Friday, March 23, 2018

Appleman on the Forgotten History of Eugenics and Mass Incarceration

Laura I. Appleman, Willamette University College of Law, has posted Deviancy, Disability, and Dependency: The Forgotten History of Eugenics and Mass Incarceration, which is forthcoming in the Duke Law Journal:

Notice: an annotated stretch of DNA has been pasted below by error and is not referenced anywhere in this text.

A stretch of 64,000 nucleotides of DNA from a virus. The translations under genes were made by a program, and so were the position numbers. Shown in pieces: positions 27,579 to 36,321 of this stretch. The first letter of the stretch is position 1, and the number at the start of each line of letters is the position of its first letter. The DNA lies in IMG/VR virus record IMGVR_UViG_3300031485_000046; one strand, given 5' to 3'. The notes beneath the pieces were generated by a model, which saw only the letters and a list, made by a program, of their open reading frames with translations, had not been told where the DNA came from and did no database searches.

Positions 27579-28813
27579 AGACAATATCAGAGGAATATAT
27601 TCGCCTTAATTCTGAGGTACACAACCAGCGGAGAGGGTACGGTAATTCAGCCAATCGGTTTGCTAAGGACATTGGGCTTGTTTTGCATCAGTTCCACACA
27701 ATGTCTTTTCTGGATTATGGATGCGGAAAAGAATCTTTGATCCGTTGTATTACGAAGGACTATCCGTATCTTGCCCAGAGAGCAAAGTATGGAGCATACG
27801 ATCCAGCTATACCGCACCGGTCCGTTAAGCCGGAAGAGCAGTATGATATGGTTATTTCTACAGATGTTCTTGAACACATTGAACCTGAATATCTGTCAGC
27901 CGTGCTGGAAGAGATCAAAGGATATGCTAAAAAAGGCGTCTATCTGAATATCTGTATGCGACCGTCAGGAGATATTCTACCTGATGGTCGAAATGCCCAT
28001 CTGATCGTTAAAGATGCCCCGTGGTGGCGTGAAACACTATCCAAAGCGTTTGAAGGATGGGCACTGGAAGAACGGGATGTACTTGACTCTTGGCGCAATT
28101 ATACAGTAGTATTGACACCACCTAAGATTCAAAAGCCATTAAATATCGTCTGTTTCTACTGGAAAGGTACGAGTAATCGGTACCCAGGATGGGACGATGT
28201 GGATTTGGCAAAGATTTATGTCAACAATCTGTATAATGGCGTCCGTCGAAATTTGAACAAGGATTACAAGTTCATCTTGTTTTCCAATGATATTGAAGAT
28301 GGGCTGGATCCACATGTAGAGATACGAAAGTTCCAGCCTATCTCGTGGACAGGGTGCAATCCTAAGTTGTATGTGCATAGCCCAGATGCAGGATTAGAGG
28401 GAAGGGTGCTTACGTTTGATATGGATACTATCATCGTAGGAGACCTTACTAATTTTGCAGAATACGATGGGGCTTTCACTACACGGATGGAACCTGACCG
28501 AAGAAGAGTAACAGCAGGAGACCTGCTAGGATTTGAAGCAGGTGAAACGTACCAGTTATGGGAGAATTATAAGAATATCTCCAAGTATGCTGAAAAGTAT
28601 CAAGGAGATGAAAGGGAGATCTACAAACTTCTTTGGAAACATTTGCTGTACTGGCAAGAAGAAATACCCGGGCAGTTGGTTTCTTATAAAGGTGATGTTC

Racism, harsh drug laws, and prosecutorial overreach have formed three widely-discussed explanations of the punitive carceral state. These three narratives, however, only partially explain where we are. Neglected in our discussion of mass incarceration is our largely-forgotten history of the long-term, wholesale institutionalization of the disabled. This form of mass detention, motivated by a continuing application of eugenics and persistent class-based discrimination, provides an important part of our history of imprisonment, shaping key contours of our current supersized correctional system. Only by fully exploring this forgotten narrative of long-term detention and isolation will policy makers be able to understand, diagnose, and solve the crisis of mass incarceration.

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